AC Voltage Stabilisers / Regulators & Power Conditioners for the Home.
Traditionally the need for the regulation and control of the incoming mains supply has been considered the province of business and government organisations.
However, in recent years, with a lack of general investment in new generation capacity and the failure to replace decommissioned fossil fuel and nuclear power stations, existing supply networks are all too often struggling to keep up with the demand of the new power hungry digital age and many households are now witnessing a marked general deterioration in the quality of power they receive.
To compound the problem, many of the appliances we now use in our household have changed in nature, becoming far more digitally based and as a result more voltage sensitive. It is now not uncommon for the modern home to be running state of the art heating, cooling and refrigeration systems, high-tech computer networks, and the latest in home entertainment systems. If you allow the mains supply to ‘fry’ any of the circuits in these systems you can, more or less, be guaranteed an extremely expensive repair bill.
Of course in less developed countries, where historically the national supply infrastructures have always tended to struggle to satisfy demand, the need for voltage protection is even more acute and for many households, considered far more of a priority than those in more advanced economies.
Taking all this into account, it is not really surprising that more and more homes, in all parts of the world, are in need of protection against the vagaries of the mains supplies that feed them.
At Ashley-Edison (UK) our popular SVR range of single and three phase automatic voltage stabilisers is ideally suited for improving the power quality in your home.
How to select the most appropriate Voltage Stabiliser for your needs
Here at Ashley-Edison (UK) we are regularly requested to supply Voltage Stabilisers for use in the home.
In order for us to be able to offer the most cost efficient voltage stabiliser solution there are always 6 Key Questions which we must ask a client before we can make a suitable recommendation.
In order to select the most appropriate solution it is first necessary to determine whether protection is required for the entire house, just certain key essential electrical circuits or simply designated individual pieces of equipment.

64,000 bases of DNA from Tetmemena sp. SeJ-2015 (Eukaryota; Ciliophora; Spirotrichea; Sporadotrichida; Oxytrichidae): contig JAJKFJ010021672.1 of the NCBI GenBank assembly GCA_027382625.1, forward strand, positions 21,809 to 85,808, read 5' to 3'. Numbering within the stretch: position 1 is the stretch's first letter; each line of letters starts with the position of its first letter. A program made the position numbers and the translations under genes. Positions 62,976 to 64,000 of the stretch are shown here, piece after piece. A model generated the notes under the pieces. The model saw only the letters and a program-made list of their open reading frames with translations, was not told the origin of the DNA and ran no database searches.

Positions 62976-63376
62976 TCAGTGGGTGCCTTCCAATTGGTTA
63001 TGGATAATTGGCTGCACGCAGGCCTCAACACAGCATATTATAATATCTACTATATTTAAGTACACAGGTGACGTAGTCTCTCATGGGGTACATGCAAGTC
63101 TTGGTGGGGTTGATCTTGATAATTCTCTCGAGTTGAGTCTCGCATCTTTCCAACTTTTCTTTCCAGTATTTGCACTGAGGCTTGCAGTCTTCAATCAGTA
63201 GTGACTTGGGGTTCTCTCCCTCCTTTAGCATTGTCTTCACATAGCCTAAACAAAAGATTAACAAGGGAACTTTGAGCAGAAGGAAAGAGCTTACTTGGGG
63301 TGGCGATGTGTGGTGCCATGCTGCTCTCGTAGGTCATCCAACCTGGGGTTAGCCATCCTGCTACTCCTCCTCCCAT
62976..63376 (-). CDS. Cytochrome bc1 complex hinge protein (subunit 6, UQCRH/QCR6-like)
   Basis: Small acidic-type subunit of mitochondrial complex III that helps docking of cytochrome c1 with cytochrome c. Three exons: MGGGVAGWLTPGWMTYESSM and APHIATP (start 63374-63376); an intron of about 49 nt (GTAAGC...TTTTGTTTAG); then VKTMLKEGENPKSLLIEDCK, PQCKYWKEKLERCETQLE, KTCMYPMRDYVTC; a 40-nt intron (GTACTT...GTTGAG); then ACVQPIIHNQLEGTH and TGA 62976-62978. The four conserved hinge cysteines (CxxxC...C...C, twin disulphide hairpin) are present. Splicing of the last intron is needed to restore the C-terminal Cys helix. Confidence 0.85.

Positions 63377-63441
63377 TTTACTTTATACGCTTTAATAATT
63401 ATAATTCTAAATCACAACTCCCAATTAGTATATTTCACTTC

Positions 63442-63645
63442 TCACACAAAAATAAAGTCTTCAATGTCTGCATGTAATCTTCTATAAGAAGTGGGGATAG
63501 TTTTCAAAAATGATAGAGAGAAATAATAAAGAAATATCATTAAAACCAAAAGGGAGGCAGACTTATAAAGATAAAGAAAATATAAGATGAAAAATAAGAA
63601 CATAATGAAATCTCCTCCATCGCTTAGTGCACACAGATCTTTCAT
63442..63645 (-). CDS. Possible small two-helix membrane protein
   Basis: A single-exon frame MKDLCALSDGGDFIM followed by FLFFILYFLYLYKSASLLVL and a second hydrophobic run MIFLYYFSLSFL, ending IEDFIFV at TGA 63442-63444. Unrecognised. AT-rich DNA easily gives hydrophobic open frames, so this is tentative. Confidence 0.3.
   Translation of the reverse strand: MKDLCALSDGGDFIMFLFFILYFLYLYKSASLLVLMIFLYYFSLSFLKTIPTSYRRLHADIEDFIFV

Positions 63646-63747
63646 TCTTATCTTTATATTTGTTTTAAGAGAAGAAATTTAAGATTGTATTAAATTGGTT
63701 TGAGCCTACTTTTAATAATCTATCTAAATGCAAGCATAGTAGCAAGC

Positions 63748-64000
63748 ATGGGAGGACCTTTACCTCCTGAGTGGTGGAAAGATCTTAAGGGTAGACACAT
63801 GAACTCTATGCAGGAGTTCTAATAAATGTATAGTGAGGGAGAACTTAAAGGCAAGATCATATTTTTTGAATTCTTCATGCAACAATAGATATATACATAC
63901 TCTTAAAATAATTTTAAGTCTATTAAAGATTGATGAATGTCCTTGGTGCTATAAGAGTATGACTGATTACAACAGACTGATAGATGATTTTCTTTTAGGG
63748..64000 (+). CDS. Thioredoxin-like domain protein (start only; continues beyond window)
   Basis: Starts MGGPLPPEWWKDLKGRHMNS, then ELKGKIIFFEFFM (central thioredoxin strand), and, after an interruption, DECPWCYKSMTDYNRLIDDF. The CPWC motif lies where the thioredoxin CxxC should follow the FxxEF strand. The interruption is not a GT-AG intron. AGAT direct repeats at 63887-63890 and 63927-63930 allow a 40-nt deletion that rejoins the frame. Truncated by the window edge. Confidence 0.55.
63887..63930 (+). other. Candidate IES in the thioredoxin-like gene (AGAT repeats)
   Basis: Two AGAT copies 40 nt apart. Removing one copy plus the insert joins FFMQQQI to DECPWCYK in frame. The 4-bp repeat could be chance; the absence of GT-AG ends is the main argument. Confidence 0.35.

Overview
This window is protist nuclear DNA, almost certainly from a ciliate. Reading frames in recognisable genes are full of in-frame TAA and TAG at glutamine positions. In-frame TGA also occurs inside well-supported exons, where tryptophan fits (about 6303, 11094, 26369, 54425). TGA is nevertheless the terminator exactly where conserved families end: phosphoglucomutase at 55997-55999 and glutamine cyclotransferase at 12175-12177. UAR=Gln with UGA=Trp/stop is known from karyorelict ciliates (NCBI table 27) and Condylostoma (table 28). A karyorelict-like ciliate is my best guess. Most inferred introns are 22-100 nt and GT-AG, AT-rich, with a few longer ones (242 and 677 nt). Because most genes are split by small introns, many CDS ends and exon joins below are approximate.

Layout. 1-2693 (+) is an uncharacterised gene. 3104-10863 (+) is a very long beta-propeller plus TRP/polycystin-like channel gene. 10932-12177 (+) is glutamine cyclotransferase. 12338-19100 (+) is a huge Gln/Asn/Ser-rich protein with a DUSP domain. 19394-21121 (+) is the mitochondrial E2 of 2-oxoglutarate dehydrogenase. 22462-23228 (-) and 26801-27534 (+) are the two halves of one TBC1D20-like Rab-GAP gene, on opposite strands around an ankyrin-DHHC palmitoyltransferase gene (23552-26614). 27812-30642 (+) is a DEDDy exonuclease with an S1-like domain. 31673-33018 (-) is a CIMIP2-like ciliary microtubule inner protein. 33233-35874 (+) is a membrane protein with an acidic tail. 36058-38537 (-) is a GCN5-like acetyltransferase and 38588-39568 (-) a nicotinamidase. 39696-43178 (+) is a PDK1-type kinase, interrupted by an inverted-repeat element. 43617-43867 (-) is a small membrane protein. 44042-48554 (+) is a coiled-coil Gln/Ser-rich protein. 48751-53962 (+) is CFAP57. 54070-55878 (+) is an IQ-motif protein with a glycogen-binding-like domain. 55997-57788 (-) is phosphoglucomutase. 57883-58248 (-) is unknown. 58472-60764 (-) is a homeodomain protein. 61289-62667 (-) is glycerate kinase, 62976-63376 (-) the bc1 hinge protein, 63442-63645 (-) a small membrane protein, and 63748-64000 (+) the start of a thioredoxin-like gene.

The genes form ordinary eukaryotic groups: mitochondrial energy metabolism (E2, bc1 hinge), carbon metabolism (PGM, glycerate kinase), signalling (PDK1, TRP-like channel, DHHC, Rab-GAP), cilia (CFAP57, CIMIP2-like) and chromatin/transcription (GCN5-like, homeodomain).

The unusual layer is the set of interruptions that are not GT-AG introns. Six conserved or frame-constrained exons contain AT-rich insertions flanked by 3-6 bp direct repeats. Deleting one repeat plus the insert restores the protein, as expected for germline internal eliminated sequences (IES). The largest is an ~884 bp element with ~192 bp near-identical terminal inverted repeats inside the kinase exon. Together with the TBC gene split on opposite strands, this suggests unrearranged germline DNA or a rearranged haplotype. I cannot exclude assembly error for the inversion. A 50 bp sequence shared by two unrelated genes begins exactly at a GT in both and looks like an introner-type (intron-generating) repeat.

As you would expect, protection for the entire house or certain key circuits is the more costly options, but in some less developed countries, where the incoming mains supply is persistently unreliable, they are the only real options available.
In most instances this will be Single Phase, but for larger residential or semi-commercial properties this may not always be the case.
In Europe and most countries outside the US this will be in the range of 380V to 415V for three phase supplies and 220 to 240V for single phase supplies. In the US, and countries whose supply infrastructures are based on the American model, the ranges will be 190 to 240V for three phase supplies and 100 to 127V for single phase.
Three phase supplies will normally be 4 Wire (3 Phase + Neutral) in nature, but a 3 Wire (Three Phase with NO Neutral) configuration might be found.
Most single phase supplies will be 2 Wire in nature, but in the USA a split single phase configuration (3 Wire) is quite commonly found in residential property. In such situations a dual (220V to 240V and 110 to 120V) stabiliser output will be required.
The quickest way of determining this is to actually find out the power ratings of the equipment to be protected. Usually the appliances will have this information recorded on their rating plates.
Where protection is required for an entire home, the simplest way of determining the required stabiliser’s maximum rating is to check the circuit breaker or fuse rating on the incoming mains supply.
If you only wish to protect certain electrical circuits in the house, the easiest way to get the loading figure is to check the ratings of the input circuit breaks or fuses on the relevant circuit in the house’s electrical distribution box.
When protecting only certain circuits, you are recommended, for ease of Voltage Stabiliser installation, to split these circuits off into a dedicated sub-distribution board, with its supply fed through the voltage stabiliser from a dedicated feed from the main distribution panel.
If you have a really poor mains supply, you probably already have a good idea as to the extent of the problems you are experiencing.
In situations where this is not the case, you can, these days, source inexpensive (less than US $50) power monitors from the likes of Amazon that simply plug into a power outlet socket, allowing you, over time, to monitor the voltage levels in your home.
As a rule of thumb, in situations where there is a reasonably good mains supply, a stabiliser offering an input voltage window of ±15% from the nominal voltage will usually be more than adequate.
However, in more remote locations, or in countries where the national supply infra structure is less developed, variations of ± 20%, or greater, may be required to be covered by the stabiliser.
For the stabiliser to offer the highest level of protection, and deliver optimum energy efficiency in the home, we normally recommend a client looks for accuracy on their selected / required output voltage of ±1%.
However, given that the cost of the stabiliser is linked to the size of the input voltage range it has to handle, if the client requires, or is willing to accept, a lower output voltage accuracy, the input window of the stabiliser can be widened proportionally and prove to be a more cost efficient solution than buying a more expensive wider input voltage window model offering an output accuracy of ±1%.
Please Note: All electrical installation work should only be carried out by duly qualified electricians.